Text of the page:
B-)
Leo
lbarnard@gwent.ac.uk
Telematics Representative
------------------------------
From: John K Clark
Date: Mon, 17 Oct 1994 08:58:55 -0700
Subject: [#94-10-274] Challenge to Uploaders
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EdRegis@aol.comon Sun, 16 Oct 1994 in Message #94-10-260 wrote:
>Actually, I view the matter of definition as irrelevant to the
>issue. We know what consciousness is through personal experience
I agree with you about that.
>and we know enough about it, on the basis of that
>experience, to conclude that apples, for example, are not
>conscious
I disagree with you about that , we know nothing about the
personal experience of apples, or anything else. I believe that
apples are not conscious because they don't act conscious, but
then, I believe in the Turing test.
>The challenge is to show that these same computers, or their
>turbo-revved successors, will reproduce consciousness if and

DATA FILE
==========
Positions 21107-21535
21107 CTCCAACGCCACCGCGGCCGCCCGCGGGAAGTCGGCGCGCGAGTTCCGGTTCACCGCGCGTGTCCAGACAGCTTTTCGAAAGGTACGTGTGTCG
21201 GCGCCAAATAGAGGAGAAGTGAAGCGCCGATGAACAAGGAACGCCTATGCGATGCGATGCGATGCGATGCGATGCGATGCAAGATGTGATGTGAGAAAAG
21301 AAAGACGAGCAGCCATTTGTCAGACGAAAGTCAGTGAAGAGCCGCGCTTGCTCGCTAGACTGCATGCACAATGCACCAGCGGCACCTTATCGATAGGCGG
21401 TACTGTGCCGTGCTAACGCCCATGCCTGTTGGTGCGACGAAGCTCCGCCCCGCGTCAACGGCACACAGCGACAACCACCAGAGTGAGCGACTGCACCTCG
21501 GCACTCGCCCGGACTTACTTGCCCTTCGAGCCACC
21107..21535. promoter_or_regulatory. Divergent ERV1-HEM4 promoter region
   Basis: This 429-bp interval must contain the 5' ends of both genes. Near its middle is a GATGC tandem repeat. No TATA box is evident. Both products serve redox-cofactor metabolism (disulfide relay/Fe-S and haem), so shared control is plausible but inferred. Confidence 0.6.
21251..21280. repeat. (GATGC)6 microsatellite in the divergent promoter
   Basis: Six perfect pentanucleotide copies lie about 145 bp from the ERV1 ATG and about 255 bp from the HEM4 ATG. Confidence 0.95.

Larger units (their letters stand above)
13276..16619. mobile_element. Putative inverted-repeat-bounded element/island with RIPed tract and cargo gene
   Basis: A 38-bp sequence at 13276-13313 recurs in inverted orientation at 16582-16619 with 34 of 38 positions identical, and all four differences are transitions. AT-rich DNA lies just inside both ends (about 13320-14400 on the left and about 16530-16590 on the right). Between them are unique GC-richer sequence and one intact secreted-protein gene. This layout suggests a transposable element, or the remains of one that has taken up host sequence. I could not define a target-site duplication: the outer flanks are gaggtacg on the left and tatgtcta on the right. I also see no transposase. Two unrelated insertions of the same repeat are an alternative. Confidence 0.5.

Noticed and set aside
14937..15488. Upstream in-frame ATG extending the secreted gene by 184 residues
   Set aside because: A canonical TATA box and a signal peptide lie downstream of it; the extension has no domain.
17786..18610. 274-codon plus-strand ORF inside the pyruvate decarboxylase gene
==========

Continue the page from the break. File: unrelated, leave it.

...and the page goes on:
>when they simulate minds
What's the difference between simulated music and real music,
simulated arithmetic and real arithmetic, simulated minds and
real minds?
>For my money, a computer's passing the Turing test, whatever
>else it may prove, doesn't prove the computer is
>conscious in the sense of what *we* experience as consciousness.
What's this "we" business? If your going to be consistent you'd
have to say I am conscious but the consciousness of other people
is unknown. Actually your correct, the Turing test doesn't
rigorously prove anything about consciousness it's just a rule
of thumb but one all of us use every day, even Searle. Nobody
can live their life thinking they are the only conscious being
in the universe.
John K Clark johnkc@well.sf.ca.us
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End of Extropians Digest V94 #289